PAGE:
Table 1. Summary of DDR-associated genes, how they can be epigenetically regulated and their involvement in drug response.
Gene Symbol Summary Reference Number
O6-Methylguanine-DNA Methyltransferase MGMT Methylated associated with increased sensitivity to temozolomide. Enhancer region associated with increased expression and resistance to temozolomide. [1][3][5][6][26]
Breast Cancer type 1 susceptibility protein BRCA1 Methylated associated with sensitivity to PARPi/platinum and loss of H3K27ac at enhancer regions. [7][8][11][12][27][35]
Breast Cancer type 2 susceptibility protein BRCA2 Deficiency causes chromatin conformation changes and increased sensitivity to PARPi/platinum. [7][8][11][12][28]
MutL Homolog 1 MLH1 Unmethylated associated with temozolomide/platinum resistance and loss of MMR. [15][16][17][31]
FA Complementation Group F FANCF Methylation associated with sensitivity to platinum, unmethylated associated with platinum resistance. [24][25]
FA Complementation Group A FANCA Germline mutation associated with increased sensitivity to DNA damaging agents. [36]
DNA Repair Protein RAD51 homolog 1 RAD51 High expression associated with platinum resistance. [37]
X-ray Repair Cross Complementing 2 XRCC2 Low expression associated with sensitivity to PARPi. [38]
X-ray Repair Cross Complementing 3 XRCC3 Low expression associated with sensitivity to PARPi. [38]
DNA Polymerase Delta 4 POLD4 Low expression associated with sensitivity to PARPi/platinum. [39]
RAD51 Paralog C RAD51C Reversion mutations associated with increased resistance to PARPi. [52]
RAD51 Paralog D RAD51D Reversion mutations associated with increased resistance to PARPi. [52]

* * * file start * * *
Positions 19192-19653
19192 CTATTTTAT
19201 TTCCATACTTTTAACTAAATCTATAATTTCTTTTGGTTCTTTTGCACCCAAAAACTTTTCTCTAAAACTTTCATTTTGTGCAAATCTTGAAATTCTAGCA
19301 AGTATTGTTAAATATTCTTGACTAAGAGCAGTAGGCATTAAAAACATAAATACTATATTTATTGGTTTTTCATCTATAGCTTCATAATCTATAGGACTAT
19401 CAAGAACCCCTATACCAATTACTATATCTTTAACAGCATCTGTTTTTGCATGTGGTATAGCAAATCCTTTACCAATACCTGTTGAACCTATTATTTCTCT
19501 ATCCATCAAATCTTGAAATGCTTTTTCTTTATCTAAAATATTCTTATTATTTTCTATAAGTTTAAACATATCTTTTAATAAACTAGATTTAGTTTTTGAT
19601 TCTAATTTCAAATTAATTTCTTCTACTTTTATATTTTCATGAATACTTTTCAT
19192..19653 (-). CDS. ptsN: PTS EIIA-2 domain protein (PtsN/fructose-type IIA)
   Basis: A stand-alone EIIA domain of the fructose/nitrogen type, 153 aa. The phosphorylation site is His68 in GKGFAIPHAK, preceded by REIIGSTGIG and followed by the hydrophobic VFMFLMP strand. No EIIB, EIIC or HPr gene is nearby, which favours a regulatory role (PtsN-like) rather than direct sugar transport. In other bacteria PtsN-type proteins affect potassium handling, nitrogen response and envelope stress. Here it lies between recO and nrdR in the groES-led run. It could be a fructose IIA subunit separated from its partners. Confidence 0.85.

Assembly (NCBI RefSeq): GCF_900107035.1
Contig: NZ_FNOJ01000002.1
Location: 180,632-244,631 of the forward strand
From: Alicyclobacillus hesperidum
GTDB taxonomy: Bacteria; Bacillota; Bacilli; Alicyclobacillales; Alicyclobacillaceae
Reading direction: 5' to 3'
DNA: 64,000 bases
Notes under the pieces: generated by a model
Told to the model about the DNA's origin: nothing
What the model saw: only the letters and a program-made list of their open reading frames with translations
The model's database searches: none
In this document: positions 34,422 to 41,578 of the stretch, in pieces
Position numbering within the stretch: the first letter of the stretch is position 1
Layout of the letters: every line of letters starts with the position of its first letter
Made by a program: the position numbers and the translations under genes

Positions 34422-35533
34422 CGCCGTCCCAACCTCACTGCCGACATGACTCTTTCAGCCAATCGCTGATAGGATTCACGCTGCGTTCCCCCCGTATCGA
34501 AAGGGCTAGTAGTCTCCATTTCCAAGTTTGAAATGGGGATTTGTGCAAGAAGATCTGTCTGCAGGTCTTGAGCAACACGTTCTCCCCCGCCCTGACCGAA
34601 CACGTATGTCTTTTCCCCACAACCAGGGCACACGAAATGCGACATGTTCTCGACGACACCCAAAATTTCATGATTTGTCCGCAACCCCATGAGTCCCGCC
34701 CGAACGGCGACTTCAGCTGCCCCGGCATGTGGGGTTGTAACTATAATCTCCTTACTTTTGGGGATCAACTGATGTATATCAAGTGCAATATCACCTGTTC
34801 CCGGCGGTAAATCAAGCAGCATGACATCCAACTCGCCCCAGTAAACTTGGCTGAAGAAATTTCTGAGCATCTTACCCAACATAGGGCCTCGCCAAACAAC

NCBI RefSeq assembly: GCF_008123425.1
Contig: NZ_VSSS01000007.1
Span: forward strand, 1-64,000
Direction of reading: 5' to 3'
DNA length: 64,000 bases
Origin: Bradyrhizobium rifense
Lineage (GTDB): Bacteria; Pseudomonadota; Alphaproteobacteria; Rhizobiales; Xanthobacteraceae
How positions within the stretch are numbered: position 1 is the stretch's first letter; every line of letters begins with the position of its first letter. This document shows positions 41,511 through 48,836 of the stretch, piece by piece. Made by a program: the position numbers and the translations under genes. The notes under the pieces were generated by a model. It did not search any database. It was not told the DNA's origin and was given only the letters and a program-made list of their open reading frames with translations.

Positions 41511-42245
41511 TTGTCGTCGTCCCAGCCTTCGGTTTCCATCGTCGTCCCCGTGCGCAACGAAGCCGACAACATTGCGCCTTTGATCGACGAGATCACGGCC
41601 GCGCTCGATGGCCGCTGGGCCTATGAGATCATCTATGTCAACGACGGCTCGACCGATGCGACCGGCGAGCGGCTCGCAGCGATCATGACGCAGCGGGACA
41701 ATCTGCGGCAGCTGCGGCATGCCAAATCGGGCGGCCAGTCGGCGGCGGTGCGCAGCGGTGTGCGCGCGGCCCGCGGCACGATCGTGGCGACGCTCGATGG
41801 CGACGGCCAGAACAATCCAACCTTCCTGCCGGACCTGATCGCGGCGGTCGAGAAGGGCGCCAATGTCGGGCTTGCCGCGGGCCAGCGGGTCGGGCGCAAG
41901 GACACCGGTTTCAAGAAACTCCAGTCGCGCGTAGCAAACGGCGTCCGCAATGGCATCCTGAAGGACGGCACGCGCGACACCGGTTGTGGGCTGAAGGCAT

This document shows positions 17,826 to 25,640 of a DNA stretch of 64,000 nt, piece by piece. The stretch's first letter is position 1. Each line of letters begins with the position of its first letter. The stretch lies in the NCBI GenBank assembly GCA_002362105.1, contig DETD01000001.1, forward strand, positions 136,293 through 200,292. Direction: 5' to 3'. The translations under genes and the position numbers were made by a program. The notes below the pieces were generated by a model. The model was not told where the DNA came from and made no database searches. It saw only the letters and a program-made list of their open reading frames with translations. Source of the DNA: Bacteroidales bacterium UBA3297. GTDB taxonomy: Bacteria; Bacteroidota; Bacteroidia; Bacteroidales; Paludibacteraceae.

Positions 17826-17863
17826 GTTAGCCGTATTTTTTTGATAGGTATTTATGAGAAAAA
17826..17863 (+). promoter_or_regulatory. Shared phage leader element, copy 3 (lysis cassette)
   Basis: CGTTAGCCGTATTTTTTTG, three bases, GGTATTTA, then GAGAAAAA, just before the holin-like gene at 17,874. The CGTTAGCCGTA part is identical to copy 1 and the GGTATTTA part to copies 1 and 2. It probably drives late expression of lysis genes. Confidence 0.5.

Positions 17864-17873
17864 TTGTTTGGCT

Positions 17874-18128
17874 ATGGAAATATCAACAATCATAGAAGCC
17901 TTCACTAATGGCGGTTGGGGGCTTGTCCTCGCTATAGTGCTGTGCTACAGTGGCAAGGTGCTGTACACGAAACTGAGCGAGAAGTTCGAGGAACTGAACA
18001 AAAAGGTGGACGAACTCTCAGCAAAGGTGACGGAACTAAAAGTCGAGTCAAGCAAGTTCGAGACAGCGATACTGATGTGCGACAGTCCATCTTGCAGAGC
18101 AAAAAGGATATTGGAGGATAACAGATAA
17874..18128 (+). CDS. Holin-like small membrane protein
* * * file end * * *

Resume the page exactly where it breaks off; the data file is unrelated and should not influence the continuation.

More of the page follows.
Euchromatic Histone Lysine Methyltransferase 2 EHMT2 Maintains repressive H3K9 methylation marks. Recruits HR-associated factors, Inhibition of EHMT2 promotes DNA damage. [58][59][63][64][66]
Enhancer of Zeste Homolog 2 EZH2 Maintains repressive H3K27 methylation marks. Controls expression of multiple DDR-associated genes. Inhibition of EZH2 sensitises cells to PARPi. [58][59][60][61][66]

3. Epigenetic Changes in Normal Tissue following Chemotherapy

The observations of increased DNA methylation at gene promoters in drug resistant tumours and cell line models following chemotherapy treatment could be due to the selection of cells epigenetically silenced that are present in the tumour before chemotherapy. Alternatively, DNA damage induced by the chemotherapy may be causing methylation changes. DNA damage such as platinum-induced and DNA double-strand breaks are recognized by DNA mismatch repair proteins [67]. These bind and recruit the DNA methylating enzyme encoded by the DNMT1 gene, resulting in aberrant DNA methylation [68][69][70][71]. At the time of relapse following platinum-based chemotherapy, changes in methylation at specific CpG sites in blood DNA are observed which mirror changes occurring in tumour DNA at relapse in ovarian cancer patients [72]. These changes can predict clinical outcome and identify patients with better overall survival. In contrast, blood samples taken at presentation prior to treatment show no association between methylation and survival. DNA methylation at specific CpGs in blood has been associated with environmental exposures including smoking and alcohol consumption [73][74]. Smoking-induced methylation changes at the ARRH gene have been associated with aberrant ARRH transcription in lung epithelial cells [60] and mediate the risk of developing lung cancer [75]. In 2020, it was estimated that 4.1% of all cancers can be attributed to alcohol consumption [76]. A 144 CpG DNA methylation signature has been used to identify heavy alcohol consumption in whole blood samples [77]. Whilst the functional consequences of methylation changes in blood remain unknown, they may be acting as a surrogate markers for changes in a more relevant tissue. Similarly, epigenetic changes occurring in normal tissues due to DNA-damaging agents such as chemotherapy can have long-term consequences for secondary tumours or altering immune responses [78].